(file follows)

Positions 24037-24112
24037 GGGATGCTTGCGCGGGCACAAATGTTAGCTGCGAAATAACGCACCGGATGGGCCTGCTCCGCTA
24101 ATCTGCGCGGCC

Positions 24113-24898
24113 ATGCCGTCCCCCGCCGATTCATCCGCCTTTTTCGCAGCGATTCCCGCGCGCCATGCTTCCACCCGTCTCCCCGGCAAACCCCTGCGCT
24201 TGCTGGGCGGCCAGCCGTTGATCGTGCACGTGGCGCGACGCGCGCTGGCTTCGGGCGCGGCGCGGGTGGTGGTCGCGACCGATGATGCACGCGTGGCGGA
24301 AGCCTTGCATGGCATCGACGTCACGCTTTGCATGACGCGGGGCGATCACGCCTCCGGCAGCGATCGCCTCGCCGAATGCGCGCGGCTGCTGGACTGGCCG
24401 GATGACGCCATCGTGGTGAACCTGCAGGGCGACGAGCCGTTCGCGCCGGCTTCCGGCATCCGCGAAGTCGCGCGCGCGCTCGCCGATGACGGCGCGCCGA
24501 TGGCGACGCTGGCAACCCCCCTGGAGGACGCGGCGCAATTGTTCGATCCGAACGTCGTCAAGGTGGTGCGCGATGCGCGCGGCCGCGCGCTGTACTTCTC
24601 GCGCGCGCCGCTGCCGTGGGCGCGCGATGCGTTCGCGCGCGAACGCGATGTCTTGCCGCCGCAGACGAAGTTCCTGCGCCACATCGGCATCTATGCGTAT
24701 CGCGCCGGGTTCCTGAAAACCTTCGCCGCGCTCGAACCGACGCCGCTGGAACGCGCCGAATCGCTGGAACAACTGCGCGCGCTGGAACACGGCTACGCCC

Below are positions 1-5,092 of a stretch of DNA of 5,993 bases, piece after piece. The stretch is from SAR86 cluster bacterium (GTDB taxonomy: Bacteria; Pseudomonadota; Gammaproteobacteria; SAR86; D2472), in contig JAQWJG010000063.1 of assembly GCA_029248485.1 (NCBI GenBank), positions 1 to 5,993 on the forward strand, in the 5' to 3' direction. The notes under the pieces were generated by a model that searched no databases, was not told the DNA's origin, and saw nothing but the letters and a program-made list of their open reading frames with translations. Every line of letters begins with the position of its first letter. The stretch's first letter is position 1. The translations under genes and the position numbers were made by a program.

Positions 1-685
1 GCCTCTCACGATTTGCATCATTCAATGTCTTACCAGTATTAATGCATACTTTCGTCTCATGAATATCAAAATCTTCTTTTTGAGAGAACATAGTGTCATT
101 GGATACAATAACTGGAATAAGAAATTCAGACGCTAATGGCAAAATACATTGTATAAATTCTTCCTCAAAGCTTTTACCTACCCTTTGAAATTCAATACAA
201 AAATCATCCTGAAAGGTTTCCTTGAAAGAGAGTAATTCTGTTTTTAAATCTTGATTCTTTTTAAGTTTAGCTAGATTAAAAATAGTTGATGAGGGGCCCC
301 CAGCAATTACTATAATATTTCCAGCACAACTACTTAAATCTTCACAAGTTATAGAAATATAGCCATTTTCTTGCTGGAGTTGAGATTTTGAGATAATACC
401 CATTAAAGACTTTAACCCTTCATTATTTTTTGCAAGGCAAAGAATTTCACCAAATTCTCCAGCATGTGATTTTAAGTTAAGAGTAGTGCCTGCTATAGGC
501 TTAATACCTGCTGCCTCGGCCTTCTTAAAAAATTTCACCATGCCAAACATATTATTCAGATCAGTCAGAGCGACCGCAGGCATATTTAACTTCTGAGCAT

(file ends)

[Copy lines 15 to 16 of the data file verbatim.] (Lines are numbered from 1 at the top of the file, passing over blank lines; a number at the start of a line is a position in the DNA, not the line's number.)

101 GGATACAATAACTGGAATAAGAAATTCAGACGCTAATGGCAAAATACATTGTATAAATTCTTCCTCAAAGCTTTTACCTACCCTTTGAAATTCAATACAA
201 AAATCATCCTGAAAGGTTTCCTTGAAAGAGAGTAATTCTGTTTTTAAATCTTGATTCTTTTTAAGTTTAGCTAGATTAAAAATAGTTGATGAGGGGCCCC